* Minimum medical loss ratio of 85% required for Medicare Advantage plans
Taxes & Fees:
* Tax (“Cadillac tax”) imposed on employer sponsored health insurance plans that offer policies with generous levels of coverage.
* Doughnut hole coverage gap in Medicare prescription benefit is fully phased out. Seniors continue to pay the standard 25% of their drug costs until they reach the threshold for Medicare catastrophic coverage.
Plug Could Be Pulled from Flood Insurance Program Again This Weekend
Insurance and real estate agents are being advised to prepare their clients for another possible interruption of the federal flood insurance program in three days, which could be longer than the one that happened last month.
The Senate is expected to vote today or tomorrow to extend it but there is concern this may not happen and, if it doesn't, the program could be down for weeks.
The National Flood Insurance Program (NFIP) is currently on schedule
to expire at midnight on March 28. The Senate has voted to extend it
until the end of the year, while the House has agreed to extend it just
one more month, until the end of April. If the Senate, which has been
preoccupied with healthcare legislation, does not act quickly to adopt
the House measure, the program will expire Sunday night.
The program ran into down-to-the-wire problems last month also. The NFIP extension was incorporated into a bill that extended unemployment benefits and COBRA subsidies. But a vote was delayed for several days by Sen. Jim Bunning, R- Kentucky, over job insurance funding issues unrelated to the flood program. Since there was no vote, the NFIP expired on Feb. 28 for a few days. The night of March 2, the Senate passed an extension of the program until March 28 and President Obama signed the measure right away.
Some fear politics could again get in the way of a Senate vote before the March 28 deadline.
"As we've seen, these short term extensions create situations where the NFIP is allowed to lapse because of unrelated political or legislative issues. Hopefully, the program will be extended again and lawmakers will use that time to pass legislation reforming the program and extending it for a longer term," said Matt Brady, spokesman for the National Association of Mutual Insurance Companies.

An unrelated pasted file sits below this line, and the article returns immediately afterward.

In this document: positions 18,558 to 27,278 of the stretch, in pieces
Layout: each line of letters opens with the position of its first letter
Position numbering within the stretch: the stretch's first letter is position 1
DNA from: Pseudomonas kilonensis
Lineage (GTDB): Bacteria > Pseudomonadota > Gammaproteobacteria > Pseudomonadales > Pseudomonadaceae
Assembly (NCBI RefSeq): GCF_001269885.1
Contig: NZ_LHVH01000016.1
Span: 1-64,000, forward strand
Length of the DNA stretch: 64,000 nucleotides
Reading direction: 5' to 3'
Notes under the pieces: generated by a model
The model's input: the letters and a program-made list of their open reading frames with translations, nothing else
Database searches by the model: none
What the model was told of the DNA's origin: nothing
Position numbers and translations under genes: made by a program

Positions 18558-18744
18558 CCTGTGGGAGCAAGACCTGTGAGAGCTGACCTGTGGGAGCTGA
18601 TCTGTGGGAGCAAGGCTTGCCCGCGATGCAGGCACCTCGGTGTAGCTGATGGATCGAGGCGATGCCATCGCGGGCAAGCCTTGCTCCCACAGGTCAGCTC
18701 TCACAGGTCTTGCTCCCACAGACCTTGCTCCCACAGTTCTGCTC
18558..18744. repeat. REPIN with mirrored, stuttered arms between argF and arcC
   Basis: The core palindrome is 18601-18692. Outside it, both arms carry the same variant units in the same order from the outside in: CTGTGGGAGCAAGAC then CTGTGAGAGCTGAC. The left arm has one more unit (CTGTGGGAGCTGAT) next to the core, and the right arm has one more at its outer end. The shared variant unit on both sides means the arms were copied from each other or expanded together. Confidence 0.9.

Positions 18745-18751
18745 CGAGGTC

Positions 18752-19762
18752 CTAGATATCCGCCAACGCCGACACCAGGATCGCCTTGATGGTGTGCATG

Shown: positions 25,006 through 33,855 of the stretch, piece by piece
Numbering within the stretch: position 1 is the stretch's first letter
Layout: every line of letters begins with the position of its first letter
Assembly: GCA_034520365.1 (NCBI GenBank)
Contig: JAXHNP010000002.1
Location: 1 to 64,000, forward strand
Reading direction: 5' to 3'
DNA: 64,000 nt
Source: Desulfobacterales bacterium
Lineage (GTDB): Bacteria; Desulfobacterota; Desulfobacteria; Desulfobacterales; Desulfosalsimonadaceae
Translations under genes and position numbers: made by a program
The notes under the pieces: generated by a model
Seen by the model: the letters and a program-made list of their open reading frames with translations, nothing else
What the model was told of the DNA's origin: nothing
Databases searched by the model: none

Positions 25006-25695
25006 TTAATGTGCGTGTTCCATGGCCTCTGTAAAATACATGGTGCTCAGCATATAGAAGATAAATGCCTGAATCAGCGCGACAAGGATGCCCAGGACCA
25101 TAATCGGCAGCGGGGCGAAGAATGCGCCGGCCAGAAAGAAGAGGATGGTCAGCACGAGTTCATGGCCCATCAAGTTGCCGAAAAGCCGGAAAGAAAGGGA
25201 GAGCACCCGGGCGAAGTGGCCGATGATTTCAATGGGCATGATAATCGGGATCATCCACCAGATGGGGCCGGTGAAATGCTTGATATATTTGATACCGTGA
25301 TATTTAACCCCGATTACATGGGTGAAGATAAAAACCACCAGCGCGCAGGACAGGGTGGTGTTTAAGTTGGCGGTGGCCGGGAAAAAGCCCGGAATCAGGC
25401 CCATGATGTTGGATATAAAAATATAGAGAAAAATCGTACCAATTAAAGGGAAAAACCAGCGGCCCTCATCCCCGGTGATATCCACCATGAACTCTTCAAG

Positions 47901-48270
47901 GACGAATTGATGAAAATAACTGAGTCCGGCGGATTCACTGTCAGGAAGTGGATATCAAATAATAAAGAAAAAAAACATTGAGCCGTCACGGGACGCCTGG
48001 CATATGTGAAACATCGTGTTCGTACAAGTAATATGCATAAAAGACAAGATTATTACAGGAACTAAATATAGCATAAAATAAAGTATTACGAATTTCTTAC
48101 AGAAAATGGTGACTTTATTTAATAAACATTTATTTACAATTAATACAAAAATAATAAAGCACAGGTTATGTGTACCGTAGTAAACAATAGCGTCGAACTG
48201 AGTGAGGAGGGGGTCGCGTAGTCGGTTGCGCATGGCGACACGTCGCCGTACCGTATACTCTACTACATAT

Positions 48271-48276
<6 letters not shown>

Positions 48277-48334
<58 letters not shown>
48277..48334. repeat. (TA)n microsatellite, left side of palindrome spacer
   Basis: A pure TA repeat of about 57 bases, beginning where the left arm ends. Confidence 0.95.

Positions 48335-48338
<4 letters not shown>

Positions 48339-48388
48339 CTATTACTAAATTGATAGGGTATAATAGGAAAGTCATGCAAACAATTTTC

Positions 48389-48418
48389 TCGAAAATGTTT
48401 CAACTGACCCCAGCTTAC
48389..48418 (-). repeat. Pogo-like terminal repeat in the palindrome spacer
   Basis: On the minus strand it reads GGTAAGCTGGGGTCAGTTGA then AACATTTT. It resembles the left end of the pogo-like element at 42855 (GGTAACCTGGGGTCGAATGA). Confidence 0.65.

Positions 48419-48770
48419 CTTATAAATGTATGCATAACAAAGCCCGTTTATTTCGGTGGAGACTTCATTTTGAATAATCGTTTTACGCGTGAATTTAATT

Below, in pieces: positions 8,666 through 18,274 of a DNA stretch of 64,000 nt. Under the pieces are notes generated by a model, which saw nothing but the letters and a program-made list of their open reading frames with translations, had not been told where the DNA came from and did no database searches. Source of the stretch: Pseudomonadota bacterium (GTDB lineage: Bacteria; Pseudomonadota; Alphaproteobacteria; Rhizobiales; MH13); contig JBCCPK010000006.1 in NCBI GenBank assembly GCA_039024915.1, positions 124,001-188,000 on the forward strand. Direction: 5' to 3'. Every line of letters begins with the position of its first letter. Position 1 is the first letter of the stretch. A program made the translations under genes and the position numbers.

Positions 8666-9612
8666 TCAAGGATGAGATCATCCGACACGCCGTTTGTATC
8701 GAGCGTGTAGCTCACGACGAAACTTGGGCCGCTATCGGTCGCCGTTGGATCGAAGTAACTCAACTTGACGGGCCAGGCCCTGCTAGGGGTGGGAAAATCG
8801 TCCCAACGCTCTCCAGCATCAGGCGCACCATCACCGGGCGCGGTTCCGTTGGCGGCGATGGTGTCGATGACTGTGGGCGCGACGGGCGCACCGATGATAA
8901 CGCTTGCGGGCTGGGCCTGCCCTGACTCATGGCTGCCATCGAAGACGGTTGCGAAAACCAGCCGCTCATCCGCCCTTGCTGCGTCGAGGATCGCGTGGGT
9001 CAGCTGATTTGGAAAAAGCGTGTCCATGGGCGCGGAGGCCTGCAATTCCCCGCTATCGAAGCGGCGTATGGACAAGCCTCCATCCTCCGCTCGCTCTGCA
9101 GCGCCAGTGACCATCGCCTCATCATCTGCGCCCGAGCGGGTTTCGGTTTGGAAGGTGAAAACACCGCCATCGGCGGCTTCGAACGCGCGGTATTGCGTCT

"We still believe the extension will pass, but given recent history I think it's always a good idea for agents and brokers to be prepared for a hiatus," he said.
John Prible is also concerned about the possibility of delaying tactics in the Senate since the NFIP provision is again tied to a bill on unemployment benefits and COBRA subsidies. Prible is vice president of federal government affairs for the Independent Insurance Agents and Brokers (the Big "I"). But Prible said Senate staffers he spoke with today are "optimistic" the Senate will act this afternoon or tomorrow.
What really concerns Prible is that if the Senate does not act, the program could be out of operation for two weeks because Congress goes on a recess for that long.
"That's scary," Prible said.
While not perfect, the longer Senate extension until Dec. 31, 2010 would have at least kept the program running through the hurricane season, NAMIC's Brady noted.
The possible hiatus comes at a time when the Federal Emergency Management Administration (FEMA), which administers NFIP, state regulators and the industry are trying to get more people to buy flood insurance. March 15-19 was designated National Flood Insurance Awareness Week and state insurance departments have been issuing advisories urging consumers to purchase coverage.
According to the National Weather Service, more than one-third of the country is in danger of flooding this time of year.
The NFIP sunset last month caused headaches for insurance agents and their customers as well as delays for some consumers waiting to close on the sale of a property within a flood hazard area.
While no new policies can be issued during a lapse in authorization, consumers with current policies remain covered by the federal program, according to the National Association of Insurance Commissioners. Claims payments are not affected.
Insurance agent and company lobbyists have for years been pressing for a multi-year renewal along with broader reforms to the NFIP to no avail thus far.Bob Rusbuldt, Big "I" CEO and president, the Independent Insurance Agents and Brokers of America, has criticized Congress for letting NFIP lapse and not tending to reforms for NFIP.